Sadiq Khan has trashed plans for the Tulip tower.
Despite proposals for the new skyscraper being approved by the City of London Corporation this April, the Mayor of London has stepped in to veto the project.
City Corporation planners had hailed the design as “truly unique”, but Mr Khan said a number of concerns raised in a London Review Panel report meant the 1,000ft tower – the proposed site of which was close to the Gherkin on Bury Street – would harm the skyline.
The panel argued that the Tulip “does not represent world class architecture, it lacks sufficient quality and quantity of public open space, and its social and environmental sustainability do not match the ambition of its height and impact on London’s skyline”.
A spokesperson for the Mayor of London said Mr Khan “has a number of serious concerns with this application and having studied it in detail has refused permission for a scheme that he believes would result in very limited public benefit”.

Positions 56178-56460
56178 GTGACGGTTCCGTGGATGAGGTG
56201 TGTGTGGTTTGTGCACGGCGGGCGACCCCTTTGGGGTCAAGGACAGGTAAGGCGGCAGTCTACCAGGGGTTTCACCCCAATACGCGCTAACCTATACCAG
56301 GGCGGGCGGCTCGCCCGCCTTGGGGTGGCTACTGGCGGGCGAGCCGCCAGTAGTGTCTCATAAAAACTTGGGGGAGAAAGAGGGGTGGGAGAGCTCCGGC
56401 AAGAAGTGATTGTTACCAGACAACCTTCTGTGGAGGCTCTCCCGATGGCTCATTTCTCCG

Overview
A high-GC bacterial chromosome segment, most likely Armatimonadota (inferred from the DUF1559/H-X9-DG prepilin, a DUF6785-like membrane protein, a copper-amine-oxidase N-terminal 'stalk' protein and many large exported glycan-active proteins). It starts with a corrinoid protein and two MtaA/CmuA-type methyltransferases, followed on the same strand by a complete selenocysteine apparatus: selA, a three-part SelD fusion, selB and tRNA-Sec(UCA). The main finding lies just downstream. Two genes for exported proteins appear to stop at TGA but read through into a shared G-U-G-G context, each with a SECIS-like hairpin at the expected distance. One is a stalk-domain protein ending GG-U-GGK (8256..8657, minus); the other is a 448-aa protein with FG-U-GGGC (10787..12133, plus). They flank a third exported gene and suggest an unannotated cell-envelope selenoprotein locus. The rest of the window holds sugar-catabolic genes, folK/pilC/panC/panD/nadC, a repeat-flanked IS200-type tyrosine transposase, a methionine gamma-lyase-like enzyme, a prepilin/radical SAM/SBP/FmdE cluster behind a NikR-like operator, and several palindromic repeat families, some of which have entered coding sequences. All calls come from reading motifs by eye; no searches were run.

And in response to the news, London Assembly Member for the City & East, Unmesh Desai AM, said: “I am pleased to see that the Mayor has listened to the objections that I and many others have made and refused to grant planning permission for this development.
“I made my opinions clear in the original objection letter I sent to the Mayor that I felt the building would have constituted a ghastly blight on London’s skyline, and more importantly, would have been of detriment to the Tower of London World Heritage Site.
“The potential negative impact that such a development could have on one of the most iconic historical sites not only in my constituency, but in the whole country, has been clearly acknowledged by City Hall.
“Further to this, the Mayor has rightfully acknowledged the aesthetic inadequacies of the building itself and I hope that if the developer were to appeal this decision, that this would also be refused.”